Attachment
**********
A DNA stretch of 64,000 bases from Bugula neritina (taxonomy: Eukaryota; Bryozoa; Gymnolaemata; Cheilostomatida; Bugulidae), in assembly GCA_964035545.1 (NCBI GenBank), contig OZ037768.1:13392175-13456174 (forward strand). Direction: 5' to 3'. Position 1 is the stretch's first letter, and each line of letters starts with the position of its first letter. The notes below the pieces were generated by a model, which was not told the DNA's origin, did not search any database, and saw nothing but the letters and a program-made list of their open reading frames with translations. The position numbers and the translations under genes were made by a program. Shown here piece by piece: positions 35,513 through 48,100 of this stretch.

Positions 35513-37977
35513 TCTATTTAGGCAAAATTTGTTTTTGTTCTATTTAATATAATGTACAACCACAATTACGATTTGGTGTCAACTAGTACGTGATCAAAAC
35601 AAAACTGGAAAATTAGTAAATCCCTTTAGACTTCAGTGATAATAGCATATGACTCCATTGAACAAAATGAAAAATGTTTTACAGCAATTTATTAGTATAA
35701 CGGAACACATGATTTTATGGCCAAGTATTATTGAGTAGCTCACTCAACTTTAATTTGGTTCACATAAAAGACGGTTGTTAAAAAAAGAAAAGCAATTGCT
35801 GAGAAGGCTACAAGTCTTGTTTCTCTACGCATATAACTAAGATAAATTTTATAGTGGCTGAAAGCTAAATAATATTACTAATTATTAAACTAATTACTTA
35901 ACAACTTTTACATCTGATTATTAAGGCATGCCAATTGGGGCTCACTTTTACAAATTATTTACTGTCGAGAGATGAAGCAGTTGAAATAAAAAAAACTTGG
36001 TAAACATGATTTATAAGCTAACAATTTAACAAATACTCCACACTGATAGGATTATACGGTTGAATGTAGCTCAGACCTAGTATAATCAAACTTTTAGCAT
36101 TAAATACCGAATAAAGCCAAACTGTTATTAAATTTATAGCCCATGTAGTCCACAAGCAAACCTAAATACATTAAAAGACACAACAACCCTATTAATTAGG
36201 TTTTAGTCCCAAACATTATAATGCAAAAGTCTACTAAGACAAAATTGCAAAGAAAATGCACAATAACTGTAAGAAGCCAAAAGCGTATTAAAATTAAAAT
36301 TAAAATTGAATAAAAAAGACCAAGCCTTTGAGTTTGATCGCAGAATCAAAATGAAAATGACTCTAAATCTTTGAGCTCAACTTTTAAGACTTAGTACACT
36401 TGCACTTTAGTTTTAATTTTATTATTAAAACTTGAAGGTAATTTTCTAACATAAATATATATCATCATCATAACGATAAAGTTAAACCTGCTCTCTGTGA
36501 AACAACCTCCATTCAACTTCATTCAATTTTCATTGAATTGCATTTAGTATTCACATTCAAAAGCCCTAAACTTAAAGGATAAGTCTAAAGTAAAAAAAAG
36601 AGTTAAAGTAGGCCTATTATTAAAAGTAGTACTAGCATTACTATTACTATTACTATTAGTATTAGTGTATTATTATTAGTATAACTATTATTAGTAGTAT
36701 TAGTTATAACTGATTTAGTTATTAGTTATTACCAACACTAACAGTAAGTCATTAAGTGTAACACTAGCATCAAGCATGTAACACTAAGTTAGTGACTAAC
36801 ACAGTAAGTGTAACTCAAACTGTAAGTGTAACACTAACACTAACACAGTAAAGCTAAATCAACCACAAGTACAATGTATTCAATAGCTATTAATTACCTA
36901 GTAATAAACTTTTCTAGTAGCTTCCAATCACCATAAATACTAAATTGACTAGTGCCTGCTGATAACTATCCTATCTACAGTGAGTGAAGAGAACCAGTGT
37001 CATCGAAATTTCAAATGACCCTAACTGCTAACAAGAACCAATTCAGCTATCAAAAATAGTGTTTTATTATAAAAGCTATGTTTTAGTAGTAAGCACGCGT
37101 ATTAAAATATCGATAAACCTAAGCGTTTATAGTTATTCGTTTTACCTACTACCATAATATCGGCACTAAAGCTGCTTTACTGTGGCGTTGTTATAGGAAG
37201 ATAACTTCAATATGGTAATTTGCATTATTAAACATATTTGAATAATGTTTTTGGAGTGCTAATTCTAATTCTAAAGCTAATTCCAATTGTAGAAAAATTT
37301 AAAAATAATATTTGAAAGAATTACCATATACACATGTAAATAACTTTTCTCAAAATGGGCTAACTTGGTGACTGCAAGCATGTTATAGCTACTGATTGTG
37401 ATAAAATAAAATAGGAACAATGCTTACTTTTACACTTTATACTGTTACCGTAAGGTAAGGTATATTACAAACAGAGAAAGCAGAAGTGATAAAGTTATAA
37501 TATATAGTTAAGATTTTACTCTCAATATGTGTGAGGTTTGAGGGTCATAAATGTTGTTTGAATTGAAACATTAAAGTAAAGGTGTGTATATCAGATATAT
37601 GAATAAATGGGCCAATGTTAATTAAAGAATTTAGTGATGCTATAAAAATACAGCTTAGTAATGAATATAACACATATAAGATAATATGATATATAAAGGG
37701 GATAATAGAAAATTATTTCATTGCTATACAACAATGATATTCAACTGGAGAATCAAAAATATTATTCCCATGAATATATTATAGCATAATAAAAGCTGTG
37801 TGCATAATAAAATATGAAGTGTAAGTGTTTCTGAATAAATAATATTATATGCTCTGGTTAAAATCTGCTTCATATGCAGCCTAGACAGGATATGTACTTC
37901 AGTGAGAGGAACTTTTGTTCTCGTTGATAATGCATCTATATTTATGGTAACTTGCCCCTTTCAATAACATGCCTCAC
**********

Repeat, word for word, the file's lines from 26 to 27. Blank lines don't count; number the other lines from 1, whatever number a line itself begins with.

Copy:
37801 TGCATAATAAAATATGAAGTGTAAGTGTTTCTGAATAAATAATATTATATGCTCTGGTTAAAATCTGCTTCATATGCAGCCTAGACAGGATATGTACTTC
37901 AGTGAGAGGAACTTTTGTTCTCGTTGATAATGCATCTATATTTATGGTAACTTGCCCCTTTCAATAACATGCCTCAC